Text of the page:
The first time, begin to process the first choice by starting with the larger of the two new groups. This avoids putting people from the minority group on the spot at the beginning of the exercise. Start with a general question. For example, if the kite strings are the larger group, say, “Let’s hear from the kite strings. Does anyone want to say why you see yourself as a kite string?” If you have a very talkative group, you might invite them to keep their answers brief, a sentence or two. Follow each response with a “Thank you” or “I see” or “That’s great”—some positive response that let’s people know their choice and their reasoning about it are okay.
Not everyone needs to explain his or her choice each time. The number of responses will depend on how many people are involved in the exercise and how much time you have allowed for it. It is important, however, not to cut anyone off and to be sure that people who are shy or introverted have a chance to speak. As the exercise progresses, you can ask if there is anyone who has not spoken earlier. This is particularly important when a large number of people are involved in the exercise.
After you have heard from the first group, assuming they are the kite strings, invite people from the second group to respond by saying, “Now let’s hear from the clotheslines. Will someone tell us why you see yourself as a clothesline?” I often move near the group I am questioning, especially if the group has only one person or a small number of people. Follow the same process of affirming the responses. As the leader, do not encourage competition between the groups. Competition frequently arises, and there will be an opportunity to discuss it, but it is best not to invite it. If the groups begin by being competitive, remind everyone that there are no right or wrong answers.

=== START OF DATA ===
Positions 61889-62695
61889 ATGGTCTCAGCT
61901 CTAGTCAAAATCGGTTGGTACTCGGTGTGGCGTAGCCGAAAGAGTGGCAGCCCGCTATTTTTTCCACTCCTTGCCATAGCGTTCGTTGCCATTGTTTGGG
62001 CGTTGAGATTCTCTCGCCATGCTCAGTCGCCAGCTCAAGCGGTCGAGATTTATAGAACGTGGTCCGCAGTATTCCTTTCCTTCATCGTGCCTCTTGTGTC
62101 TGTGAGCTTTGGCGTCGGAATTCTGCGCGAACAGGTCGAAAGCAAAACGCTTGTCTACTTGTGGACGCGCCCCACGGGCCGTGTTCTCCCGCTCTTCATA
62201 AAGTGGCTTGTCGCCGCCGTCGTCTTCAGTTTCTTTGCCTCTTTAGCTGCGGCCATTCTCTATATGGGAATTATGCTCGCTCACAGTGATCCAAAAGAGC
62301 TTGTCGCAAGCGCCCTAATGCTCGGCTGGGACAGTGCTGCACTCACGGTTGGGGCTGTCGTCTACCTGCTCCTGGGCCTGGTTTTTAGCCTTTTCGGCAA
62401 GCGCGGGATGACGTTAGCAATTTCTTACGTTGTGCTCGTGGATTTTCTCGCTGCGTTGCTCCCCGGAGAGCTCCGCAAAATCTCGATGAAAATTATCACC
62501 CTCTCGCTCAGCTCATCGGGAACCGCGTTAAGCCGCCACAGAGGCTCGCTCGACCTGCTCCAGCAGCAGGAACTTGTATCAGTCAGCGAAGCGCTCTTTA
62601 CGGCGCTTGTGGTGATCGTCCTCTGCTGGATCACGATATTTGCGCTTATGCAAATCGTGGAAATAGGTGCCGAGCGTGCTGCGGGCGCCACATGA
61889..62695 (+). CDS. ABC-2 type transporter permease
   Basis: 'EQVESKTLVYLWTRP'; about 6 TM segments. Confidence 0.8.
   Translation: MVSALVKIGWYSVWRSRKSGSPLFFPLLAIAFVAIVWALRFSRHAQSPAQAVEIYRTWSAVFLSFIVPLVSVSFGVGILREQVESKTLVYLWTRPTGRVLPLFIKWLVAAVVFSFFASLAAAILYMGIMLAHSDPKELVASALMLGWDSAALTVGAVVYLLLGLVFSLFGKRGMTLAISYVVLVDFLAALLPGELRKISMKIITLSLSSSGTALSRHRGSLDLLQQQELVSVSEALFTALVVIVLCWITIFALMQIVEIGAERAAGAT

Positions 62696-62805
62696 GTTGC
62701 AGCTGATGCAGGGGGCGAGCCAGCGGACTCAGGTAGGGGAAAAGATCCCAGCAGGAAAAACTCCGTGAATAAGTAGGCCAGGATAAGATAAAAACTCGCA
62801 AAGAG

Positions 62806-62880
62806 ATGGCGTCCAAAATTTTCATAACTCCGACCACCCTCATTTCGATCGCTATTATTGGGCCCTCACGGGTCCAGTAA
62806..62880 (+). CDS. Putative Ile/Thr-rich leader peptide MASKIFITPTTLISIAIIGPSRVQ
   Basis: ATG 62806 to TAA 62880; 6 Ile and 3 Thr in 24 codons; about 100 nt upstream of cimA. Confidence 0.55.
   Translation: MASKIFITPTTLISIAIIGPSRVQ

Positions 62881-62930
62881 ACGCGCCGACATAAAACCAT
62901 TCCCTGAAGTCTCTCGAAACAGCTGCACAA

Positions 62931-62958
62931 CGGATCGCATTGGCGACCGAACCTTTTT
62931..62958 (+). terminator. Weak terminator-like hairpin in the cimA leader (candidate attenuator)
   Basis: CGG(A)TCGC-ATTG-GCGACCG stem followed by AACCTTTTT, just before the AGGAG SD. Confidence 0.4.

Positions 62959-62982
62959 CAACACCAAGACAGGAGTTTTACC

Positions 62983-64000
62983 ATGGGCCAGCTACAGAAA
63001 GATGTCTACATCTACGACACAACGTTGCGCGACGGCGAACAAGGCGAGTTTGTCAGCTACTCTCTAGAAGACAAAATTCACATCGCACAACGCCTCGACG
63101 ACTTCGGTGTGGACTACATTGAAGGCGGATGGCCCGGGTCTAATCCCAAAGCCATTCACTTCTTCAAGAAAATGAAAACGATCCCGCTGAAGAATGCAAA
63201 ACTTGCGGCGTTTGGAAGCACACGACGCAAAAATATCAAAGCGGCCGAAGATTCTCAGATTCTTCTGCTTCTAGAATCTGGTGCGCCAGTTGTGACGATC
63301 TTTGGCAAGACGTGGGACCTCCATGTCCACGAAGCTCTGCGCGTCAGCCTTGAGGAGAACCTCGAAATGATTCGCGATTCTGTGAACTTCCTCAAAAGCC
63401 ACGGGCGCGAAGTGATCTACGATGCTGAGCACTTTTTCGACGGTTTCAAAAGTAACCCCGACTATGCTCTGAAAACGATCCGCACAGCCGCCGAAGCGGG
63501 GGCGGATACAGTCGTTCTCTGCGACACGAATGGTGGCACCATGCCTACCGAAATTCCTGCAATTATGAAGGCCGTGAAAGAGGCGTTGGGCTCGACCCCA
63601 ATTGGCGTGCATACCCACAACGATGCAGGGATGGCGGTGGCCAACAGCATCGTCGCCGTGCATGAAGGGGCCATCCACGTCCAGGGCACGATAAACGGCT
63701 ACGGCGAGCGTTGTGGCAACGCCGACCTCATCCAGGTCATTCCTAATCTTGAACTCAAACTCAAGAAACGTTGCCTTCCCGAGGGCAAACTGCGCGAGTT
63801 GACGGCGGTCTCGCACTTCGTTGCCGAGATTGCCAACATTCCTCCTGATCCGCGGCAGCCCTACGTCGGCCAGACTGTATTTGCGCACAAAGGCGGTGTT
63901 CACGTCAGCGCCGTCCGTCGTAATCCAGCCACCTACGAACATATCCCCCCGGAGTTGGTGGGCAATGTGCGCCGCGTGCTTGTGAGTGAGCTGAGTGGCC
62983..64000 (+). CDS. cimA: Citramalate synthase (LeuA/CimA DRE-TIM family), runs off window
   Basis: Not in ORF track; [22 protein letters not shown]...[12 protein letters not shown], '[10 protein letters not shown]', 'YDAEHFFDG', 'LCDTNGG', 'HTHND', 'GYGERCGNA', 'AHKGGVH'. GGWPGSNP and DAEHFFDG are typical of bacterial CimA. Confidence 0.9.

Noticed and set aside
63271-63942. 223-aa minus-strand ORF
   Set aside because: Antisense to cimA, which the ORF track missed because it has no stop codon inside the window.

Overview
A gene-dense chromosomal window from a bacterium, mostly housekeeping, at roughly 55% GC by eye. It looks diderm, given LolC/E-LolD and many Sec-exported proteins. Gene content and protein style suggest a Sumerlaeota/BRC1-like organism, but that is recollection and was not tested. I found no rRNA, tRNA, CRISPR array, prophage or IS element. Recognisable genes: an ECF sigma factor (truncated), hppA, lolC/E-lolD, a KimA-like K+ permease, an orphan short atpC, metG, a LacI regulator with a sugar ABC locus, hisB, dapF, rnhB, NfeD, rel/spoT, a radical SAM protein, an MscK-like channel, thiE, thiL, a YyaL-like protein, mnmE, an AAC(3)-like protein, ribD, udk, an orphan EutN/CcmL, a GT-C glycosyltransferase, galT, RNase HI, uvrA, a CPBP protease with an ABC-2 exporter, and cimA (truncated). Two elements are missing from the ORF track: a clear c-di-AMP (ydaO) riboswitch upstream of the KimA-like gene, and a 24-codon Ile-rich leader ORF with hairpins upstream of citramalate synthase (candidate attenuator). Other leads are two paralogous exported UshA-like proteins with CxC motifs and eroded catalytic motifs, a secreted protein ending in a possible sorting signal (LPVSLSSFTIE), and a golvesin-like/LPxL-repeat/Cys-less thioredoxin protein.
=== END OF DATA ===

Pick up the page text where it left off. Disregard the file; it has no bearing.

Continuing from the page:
After everyone who wishes to speak has been given an opportunity to do so, call the entire group back to the middle of the room and offer the next choice. Always repeat the introductory words, “How do you see yourself? Are you more like choice A or like choice B?” Then point to the end of the room to which participants should move in silence. Give people the opportunity to speak about their choice after everyone has chosen. Begin with the smaller group sometimes so that as leader you are not implying that those in the majority should always be heard from first—thereby subtly indicating that they are better than the smaller group. If several people seem ready to speak at once, the leader should be careful not to set a pattern of calling on men (or women) first, white people before persons of color, older people before younger people, and so on.
The paired choices are:
|palm tree||Christmas tree (evergreen tree)|